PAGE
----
Today the five of us awoke in our community room. We cleaned up the area, stacking the seat cushions we slept on and prepared for the day. I certainly had no expectation of what was to come. After our morning rituals we met back in the small room and sat around talking story and noshing on the rice balls that were left over from the previous meal. Soon Kimiko and Iku-chan showed up with a breakfast feast.
The previous evening we had stayed up late talking story and they had asked many questions about family, and also about what we liked to eat. I was amazed at how well they had listened. Here was a group of people who are dealing with devastation and yet still they found a way to give back to us. There was hot rice, fresh raw egg and Natto. Just the right portions were brought. Bert said that he did not care for Natto and so he was not obligated to eat it. The other four of us could not help but dig into such a spread. There was cooked egg and cheese with tomato, Hotate or fresh scallop sushi from Mr. Konno’s sea farm. The scallops were so sweet and delicious that it was unmistakably harvested and served in the shell it just occupied. There was also a dish that was new to me, fresh scallops and Konbu seaweed served in a warm broth. Also prepared were miso soup, warabi, homemade yogurt with strawberry jam, honey sweet cantaloupe sliced and ready just for us. Every detail was looked into and the level of care was overwhelming. After breakfast Kimiko served us coffee, just to our liking.
Now was time for payback and we hit the ground running. Our goal for today was to take raw two by fours and turn them into tables the community could use. Mr. Yamada had planned it all out and we quickly found our functions to attain our goal. I measured, Bert ran the saw and Milton assisted by feeding us materials. Mr. Yamada, as foreman, kept us all ticking along and as soon as the first legs were cut Mr. Kimura started to screw them together. Soon, others came and joined our efforts and after several hours where there had been lumber, stood not two tables as originally planned, but three tables, for the community. In a last minute inspiration, Milton and Bert both concluded that if we modified our structures slightly we could produce another table.
Time to paint! We started with the legs and painted them brown and the tops we painted in a bright Baskin and Robbins’ pink (which looked purple to me, but then again I am not allowed to give my thoughts on colors due to my apparent color blindness). Three coats later we all felt satisfied at our accomplishments and proud of our achievements. Milton went on to paint the cubby where the shoes are stored when removed before entering the Community Center, an added bonus.
Once again, out came the food. The previous night Mr. Kimura and Mr. Yamada were talking about “hormone” what I learned was Japanese for Horumaon and means the internal parts of an animal such as the liver, kidneys and intestines. Yes, our new found friends had taken to heart our likings and prepared liver and intestines as a side for us! I am not a huge fan of liver but the deep dark richly flavored gravy gave the dish a delicious, just-one-more-bite appeal. They served it with fresh, locally grown lettuce, and the combination was one that won me over. There was also side pork sliced into thin bite sized pieces and served with fresh out-of-the-ground summer onions and cabbage that was cooked perfectly so that still it was moist yet cooked through. The main entrée was Miso marinated Buta. This is a pork loin that is very similar to the size of a piece of tonkatsu (fried pork cutlet) that was char grilled and fantastic! There was also rice balls that Milton called Musubi-Shiba-Zuke, more fresh pickles of cucumber, radish and daikon. For dessert there were rich ruby red tomatoes that were just plucked from the garden and simply sliced. During the meal Kimiko, Mr. Konno’s wife, left the table and sped off to retrieve something. It seems she had remembered a story that Bert had told the previous evening about his first attempt to cook Ika, or squid. Not sure on how to do so he simply seared the entire animal without removing the internals, nasty. Kimiko returned with Ika-no shio-kara. This is miso fermented Ika tentacles that are marinated in the internals of the squid. The flavor is strong yet not overwhelming and surprisingly savory. What a great finish!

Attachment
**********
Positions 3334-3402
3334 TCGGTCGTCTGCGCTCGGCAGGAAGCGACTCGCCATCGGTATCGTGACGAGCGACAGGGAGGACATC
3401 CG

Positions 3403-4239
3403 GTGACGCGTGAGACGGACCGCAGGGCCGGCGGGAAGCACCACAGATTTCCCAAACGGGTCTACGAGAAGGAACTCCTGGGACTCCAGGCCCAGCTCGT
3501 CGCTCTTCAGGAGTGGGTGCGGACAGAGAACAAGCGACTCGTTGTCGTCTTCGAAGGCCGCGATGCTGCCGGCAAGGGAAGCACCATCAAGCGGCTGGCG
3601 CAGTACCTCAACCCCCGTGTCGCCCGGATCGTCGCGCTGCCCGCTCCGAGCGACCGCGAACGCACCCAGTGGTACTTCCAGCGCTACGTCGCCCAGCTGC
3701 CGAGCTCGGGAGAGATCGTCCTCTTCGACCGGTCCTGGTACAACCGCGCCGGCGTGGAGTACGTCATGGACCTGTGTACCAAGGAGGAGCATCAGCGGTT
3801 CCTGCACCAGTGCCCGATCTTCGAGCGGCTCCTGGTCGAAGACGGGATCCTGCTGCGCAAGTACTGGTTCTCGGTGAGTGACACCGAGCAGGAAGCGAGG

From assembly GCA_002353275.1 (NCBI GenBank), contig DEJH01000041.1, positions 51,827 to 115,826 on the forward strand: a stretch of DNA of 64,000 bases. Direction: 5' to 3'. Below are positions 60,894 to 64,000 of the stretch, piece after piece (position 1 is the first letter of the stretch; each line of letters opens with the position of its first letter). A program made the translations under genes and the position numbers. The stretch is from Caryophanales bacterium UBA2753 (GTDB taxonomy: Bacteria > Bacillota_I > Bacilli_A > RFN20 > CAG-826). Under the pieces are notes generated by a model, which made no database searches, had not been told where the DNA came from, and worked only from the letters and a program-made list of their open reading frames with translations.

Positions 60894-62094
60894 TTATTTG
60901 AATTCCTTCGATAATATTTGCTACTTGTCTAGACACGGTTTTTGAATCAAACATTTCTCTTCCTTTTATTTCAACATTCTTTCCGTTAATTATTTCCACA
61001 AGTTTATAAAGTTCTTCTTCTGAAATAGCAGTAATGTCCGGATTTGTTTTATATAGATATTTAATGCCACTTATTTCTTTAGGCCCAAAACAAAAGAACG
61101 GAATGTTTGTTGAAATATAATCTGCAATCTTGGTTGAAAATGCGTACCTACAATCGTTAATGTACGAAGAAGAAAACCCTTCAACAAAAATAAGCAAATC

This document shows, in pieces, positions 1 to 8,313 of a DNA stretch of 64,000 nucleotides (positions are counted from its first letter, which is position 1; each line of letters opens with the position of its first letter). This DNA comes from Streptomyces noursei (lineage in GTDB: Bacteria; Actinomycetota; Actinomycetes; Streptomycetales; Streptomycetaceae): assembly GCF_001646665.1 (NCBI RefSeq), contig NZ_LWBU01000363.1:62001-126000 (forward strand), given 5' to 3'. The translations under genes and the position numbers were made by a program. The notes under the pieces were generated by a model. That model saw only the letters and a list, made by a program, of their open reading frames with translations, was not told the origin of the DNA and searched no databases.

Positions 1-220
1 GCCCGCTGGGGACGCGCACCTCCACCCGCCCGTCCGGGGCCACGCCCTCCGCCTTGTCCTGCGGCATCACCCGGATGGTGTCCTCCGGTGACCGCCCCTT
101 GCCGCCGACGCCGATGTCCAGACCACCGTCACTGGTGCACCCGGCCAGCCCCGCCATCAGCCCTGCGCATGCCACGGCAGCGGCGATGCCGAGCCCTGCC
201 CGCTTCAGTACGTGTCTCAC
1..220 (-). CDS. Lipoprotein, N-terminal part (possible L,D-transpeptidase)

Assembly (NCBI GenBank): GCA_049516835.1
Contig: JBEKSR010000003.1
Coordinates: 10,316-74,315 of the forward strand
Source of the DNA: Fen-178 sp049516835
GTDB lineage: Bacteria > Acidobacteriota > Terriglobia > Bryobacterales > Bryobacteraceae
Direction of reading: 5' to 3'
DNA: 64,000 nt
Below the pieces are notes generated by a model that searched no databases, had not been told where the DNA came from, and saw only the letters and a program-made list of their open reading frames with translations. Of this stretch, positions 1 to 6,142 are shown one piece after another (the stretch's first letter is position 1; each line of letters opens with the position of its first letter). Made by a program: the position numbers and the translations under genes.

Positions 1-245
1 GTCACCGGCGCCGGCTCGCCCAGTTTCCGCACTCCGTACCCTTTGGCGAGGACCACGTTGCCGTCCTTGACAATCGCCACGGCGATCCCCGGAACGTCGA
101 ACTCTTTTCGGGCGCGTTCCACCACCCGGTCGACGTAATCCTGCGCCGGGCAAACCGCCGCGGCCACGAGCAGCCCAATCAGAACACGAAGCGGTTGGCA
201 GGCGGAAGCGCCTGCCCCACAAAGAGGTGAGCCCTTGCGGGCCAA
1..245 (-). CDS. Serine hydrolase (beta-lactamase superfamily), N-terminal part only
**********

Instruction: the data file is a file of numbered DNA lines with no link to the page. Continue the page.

After lunch we drove to Mr. Kumagai’s former house right on the edge of the tsunami zone. Mr. Kumagai is a local Jr. High School teacher. Both he and his wife teach. The devastation was overwhelming and about all I could do was just take it in. From Mr. Kumagai’s house all the way to the coast, nothing was left standing. The only thing that told that there once was a community was the slabs of concrete foundations that remained.
On a much brighter note we went up the hillside to where he is currently constructing his new house. The construction of the new house was different from what I am used to seeing state side. Everything was bolted together and the corners are reinforced to provide additional stability. It seems these people are well aware of the forces that can come at a moment’s notice and prepare ahead to make it through. The corners of the walls are all finished lumber and are not only beautiful to look at but add to the overall strength of the house. I left very impressed.